U.S. President Donald Trump recently blasted the appointment of Samir Jain, a former National Security Council senior director with the Obama administration, as a lobbyist for Huawei, saying on Twitter last month: “This is not good, or acceptable.”

According to Gordon Chang, an American author and China expert, “Huawei is China,” with Beijing hoping to be able to dominate the field of telecom and artificial intelligence through the company. The Shenzhen-based company was founded by Ren Zhengfei, a former officer in China’s People’s Liberation Army.

Chang says given that China is “at least an adversary and probably an enemy of the United States and free societies,” it’s inappropriate for these former officials to represent Huawei’s interests and further its goals.

‘Writing the Future’

In its 2012 report on Huawei and ZTE, the U.S. House Intelligence Committee said it heard from industry experts and current and former Huawei employees that the company may be violating U.S. laws. The report also noted that neither Huawei nor ZTE were forthcoming with detailed information about their relationships with the Chinese authorities or their operations in the United States.

Earlier this year, the U.S. Department of Justice launched a 13-count indictment against Huawei related to evading Iran sanctions, and another 10 charges for stealing trade secrets, committing fraud, and obstructing justice.

The government has also banned all U.S. federal agencies from using Huawei equipment, and with Trump signing an executive order on May 15 to bar U.S. companies from using telecommunication equipment made by firms posing a threat to the United States, paved the way to ban U.S. companies from doing business with Huawei.

The United States is also warning its allies to keep Huawei from their 5G networks, hinting that there could be less intelligence sharing with partners if the company is part of the network.

While visiting the U.K. last week, U.S. Secretary of State Mike Pompeo said the United States “has an obligation to ensure the places where we operate, places where U.S. information is, places where we have national security risks, that they operate within trusted networks and that is what we will do.”

Together with the United States, New Zealand, Australia, and the U.K., Canada is part of the Five Eyes intelligence alliance. Canada and the U.K. are the only two that so far have not ruled out Huawei from their 5G networks.

The federal government says it is still conducting a national security review on whether to allow Huawei in the 5G network.

As reported previously by The Epoch Times, in their visits with Canadian MPs, Huawei lobbyists inquire why the MPs are concerned about Huawei products.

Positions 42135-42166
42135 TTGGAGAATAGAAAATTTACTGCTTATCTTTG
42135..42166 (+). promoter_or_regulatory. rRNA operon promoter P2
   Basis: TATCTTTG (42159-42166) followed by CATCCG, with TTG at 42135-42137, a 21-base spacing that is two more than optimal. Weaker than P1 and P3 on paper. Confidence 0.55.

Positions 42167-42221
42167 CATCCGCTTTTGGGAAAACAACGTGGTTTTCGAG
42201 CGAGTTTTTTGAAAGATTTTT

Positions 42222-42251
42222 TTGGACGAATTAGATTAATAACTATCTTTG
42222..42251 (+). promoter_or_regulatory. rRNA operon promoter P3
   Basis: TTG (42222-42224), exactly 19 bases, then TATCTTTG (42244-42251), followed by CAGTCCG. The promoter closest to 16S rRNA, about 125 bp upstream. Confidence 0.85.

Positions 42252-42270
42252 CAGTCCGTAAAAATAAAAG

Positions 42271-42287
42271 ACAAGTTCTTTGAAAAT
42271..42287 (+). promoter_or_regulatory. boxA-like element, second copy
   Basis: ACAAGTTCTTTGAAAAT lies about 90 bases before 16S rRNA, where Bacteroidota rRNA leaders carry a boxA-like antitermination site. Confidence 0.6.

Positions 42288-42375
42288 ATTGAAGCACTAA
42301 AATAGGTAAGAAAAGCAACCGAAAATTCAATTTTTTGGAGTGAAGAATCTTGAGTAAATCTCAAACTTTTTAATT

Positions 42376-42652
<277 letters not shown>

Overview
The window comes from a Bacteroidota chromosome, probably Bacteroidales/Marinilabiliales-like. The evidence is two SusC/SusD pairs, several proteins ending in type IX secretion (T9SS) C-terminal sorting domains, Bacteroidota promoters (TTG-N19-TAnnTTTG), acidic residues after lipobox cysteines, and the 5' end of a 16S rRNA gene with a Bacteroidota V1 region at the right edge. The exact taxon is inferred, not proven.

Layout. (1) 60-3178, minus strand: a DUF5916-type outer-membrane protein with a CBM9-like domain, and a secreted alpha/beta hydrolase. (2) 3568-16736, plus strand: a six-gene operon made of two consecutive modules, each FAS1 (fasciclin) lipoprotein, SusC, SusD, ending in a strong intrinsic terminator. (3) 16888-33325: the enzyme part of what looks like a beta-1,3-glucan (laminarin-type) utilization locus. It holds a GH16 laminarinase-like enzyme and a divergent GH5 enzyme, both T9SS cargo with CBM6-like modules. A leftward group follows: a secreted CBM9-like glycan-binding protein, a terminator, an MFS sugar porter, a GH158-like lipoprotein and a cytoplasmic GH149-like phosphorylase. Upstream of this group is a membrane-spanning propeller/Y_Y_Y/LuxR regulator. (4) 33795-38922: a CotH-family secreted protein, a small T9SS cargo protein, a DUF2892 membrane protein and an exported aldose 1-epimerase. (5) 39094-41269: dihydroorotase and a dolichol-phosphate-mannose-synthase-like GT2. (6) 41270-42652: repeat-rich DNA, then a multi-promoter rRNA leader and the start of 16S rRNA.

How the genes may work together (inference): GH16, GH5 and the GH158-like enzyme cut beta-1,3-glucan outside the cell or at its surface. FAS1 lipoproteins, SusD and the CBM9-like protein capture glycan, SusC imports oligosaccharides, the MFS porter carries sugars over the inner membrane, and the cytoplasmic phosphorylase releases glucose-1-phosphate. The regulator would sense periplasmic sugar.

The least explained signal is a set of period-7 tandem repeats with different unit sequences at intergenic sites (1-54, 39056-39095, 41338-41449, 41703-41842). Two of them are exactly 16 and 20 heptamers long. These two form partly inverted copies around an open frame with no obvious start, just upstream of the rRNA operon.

“I advised them that if our allies consider Huawei to be a national security risk, then perhaps we should listen to our allies and not accept Huawei’s promises that they would do nothing to harm the security of Canada,” Conservative MP Peter Kent, who was visited by the lobbyists in 2018, told The Epoch Times in a previous interview.

Cole says Huawei and other Chinese technology providers shouldn’t be allowed to play any role in government and sensitive sectors.

He adds that unless it can be 100 percent guaranteed that no national security risk is involved, “which we certainly cannot at the moment—and until we can prove beyond doubt that Huawei’s competitive advantage did not stem from espionage and theft of Western technology, and until we can demonstrate that contracts were obtained without undue influence with decision makers,” Huawei should not be allowed in Canada’s 5G network.

Chang says whoever controls the 5G technology is going to “dominate the next couple of decades.”

“This is where we write our future. And we’ve got to do everything we possibly can do to make sure that Huawei is not a part of it,” he said.

“It’s going to be difficult, because Huawei has a big lead, but nonetheless as Beijing becomes more provocative, we’re going to see people change their attitudes about it. Certainly it has happened in the United States, where you’re starting to get a bipartisan consensus that China is a malign actor.”

Correction: An earlier version of this article incorrectly spelled the name of Huawei executive Jake Enwright. The Epoch Times regrets the error. 

Omid Ghoreishi
Omid Ghoreishi
Senior Reporter
Omid Ghoreishi is an Epoch Times reporter based in Toronto.